• Jerry read his story about human communication based on a misunderstanding when he tried to order a simple onion bagel with cream cheese. The young woman taking the order assumed everyone knew what an "everything bagel" was, and that led to a sender-receiver breakdown in communication.
  • Paul read a chapter of his in-progress memoir Solomon Sea. It recounted his early days in the Navy and what happened as he naively tried to invoke his recruiter's promise that he could "choose" his Navy career path.
  • Charlie related his road trip as a young student to meet To Kill a Mocking Bird author Harper Lee, in his story "Listening to the Mocking Bird."
  • Leif read his poem "Signs of Aging", composed as he watched his elderly mother-in-law  navigate a trip to the grocery store.
  • Richard read a bit of his continuing work on a book about the Fort Lewis payroll robbery.
  • Ed Fox of San Diego Veterans for Peace made a few announcements about upcoming events, including an event focused on the 50th  anniversary of the My Lai Massacre and lessons learned. For more information, visit the San Diego Veterans for Peace website.
  • Gail assigned a little homework for the April 7 meeting:
    • Write a character description using what we learned in the discussion.
    • Bring a few interesting and uncommon words that we can use to expand our vocabularies and make our writing a cut above the ordinary.

Workshop: Telling the Stories of Conflict

posted Jan 23, 2018, 3:38 PM by Bruce Rowe

Veterans are invited to Conflicted: Telling the Stories of Conflict at Home, Abroad, and in the Heart" that is part of The Writer’s Symposium by the Sea at Pt. Loma Nazarene University. The workshop is Thursday, Feb. 22, from 1-4 pm. 

Justin Hudnall, producer of the KPBS series Incoming and executive director of So Say We All will moderate. Four writers will participate, all who have witnessed or lived through war or racial and cultural upheaval:
  • Kelly McEvers, civilian journalist and co-host of NPR's All Things Considered
  • Brooke King, veteran and author of Full Battle Rattle
  • Al Letson, poet, playwright and Reveal cohost
  • Jeanne Guerrero, investigative reporter for KPBS Fronteras
For more information go to The Writer's Symposium by the Sea website and scroll down to find details on the Conflicted workshop.

January Meeting Recap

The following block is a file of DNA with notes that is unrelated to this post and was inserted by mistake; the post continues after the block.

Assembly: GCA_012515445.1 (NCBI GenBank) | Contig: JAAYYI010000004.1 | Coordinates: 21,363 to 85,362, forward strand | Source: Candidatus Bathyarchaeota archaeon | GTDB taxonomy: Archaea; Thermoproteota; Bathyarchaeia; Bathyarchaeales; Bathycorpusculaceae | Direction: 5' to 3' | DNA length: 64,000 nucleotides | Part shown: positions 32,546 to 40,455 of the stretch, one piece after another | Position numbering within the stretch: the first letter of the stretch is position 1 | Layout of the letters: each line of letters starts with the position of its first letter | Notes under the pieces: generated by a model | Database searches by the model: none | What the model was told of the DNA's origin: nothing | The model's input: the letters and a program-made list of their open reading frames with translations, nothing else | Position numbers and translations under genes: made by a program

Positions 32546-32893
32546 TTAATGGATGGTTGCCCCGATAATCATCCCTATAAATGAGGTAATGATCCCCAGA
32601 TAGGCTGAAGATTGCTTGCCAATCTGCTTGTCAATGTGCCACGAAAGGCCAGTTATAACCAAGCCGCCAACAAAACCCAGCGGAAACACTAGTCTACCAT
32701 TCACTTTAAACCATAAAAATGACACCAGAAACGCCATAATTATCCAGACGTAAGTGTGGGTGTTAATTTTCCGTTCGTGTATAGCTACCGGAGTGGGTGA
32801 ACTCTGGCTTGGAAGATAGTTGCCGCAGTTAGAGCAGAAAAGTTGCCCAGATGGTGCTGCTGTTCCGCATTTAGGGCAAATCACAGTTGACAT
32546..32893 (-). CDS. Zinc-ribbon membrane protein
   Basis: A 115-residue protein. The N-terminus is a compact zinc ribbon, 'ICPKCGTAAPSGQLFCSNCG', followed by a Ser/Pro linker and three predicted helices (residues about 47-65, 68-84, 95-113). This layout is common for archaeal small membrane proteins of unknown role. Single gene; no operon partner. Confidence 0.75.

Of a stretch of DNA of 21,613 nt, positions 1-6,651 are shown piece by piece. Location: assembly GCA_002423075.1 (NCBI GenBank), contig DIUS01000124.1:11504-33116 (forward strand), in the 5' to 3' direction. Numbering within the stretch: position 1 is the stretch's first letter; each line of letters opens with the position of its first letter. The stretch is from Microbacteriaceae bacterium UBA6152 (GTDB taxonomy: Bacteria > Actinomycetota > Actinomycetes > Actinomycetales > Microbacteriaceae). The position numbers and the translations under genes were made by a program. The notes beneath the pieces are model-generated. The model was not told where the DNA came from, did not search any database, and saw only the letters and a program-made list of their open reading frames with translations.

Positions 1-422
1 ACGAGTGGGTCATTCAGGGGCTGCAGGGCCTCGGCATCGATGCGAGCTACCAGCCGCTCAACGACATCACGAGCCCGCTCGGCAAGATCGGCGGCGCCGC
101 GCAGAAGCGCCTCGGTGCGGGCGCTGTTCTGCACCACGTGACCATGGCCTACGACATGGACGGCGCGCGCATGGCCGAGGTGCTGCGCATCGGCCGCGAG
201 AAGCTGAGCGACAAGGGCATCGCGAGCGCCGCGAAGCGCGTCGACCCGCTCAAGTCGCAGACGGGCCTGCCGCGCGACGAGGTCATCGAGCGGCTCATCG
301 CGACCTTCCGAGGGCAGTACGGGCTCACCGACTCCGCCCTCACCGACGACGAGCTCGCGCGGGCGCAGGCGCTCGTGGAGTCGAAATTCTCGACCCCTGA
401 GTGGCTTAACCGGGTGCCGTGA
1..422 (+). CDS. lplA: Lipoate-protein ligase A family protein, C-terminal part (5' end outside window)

posted Jan 16, 2018, 10:19 AM by Bruce Rowe

The Veteran’s Writing Group met on January 6, 2018 in the VANC facility. 

  • Progress on book 2, LISTEN UP! was presented. We reached agreement on the design of the cover. Also, Jan. 15 is the due date for additional work to be considered for inclusion.
  • We discussed common errors that our editors have uncovered during their careful reading of the stories to be included in LISTEN UP!  Those inconsistencies include commas, semicolons, and capitalization.
  • Several members read from their latest work including Dante’ Puccetti, Charlie Wyatt, Shara French, Glen Foss, and others.
  • We decided to take up a collection monthly to defray the cost of using the room. Suggested donation is $2.00.
  • We'll see you next month on Feb. 3.

December Meeting Recap

posted Dec 5, 2017, 11:11 AM by Bruce Rowe   [ updated Jan 3, 2018, 8:09 AM ]

No guest speaker this month, but that gave us a chance to hear many stories from our writers. 
  • Another 400 copies of Away for the Holidays provided to USO San Diego.
  • We're getting close to publishing our second book of VWG member stories, Listen UP! The manuscript is out to story contributors for version checking and edits. Please return by Dec. 8.
  • Randy provided a lesson on the importance of comma placement. He cited a letter written by Alexander Hamilton with the salutation "To my dearest, Angelica" that illustrates this point. There is an ongoing discussion over whether the comma was a mistake or not. If not, it changes a standard greeting to one that possibly reveals a much more intimate relationship between he and Angelica, his wife's sister.
  • On to the stories:
    • Dante shared a new excerpt from his memoirs about his early days in Vietnam... with 362 days still to go.
    • Joe shared a brief quote, but then later in the meeting told us about his "other" life as an actor and assistant director on the film The Stepmother (1972). Look him up on IMDb.
    • Charlie read us the tale of Ram Bam, a rather unwise choice of vehicle he bought to replace another aging pickup.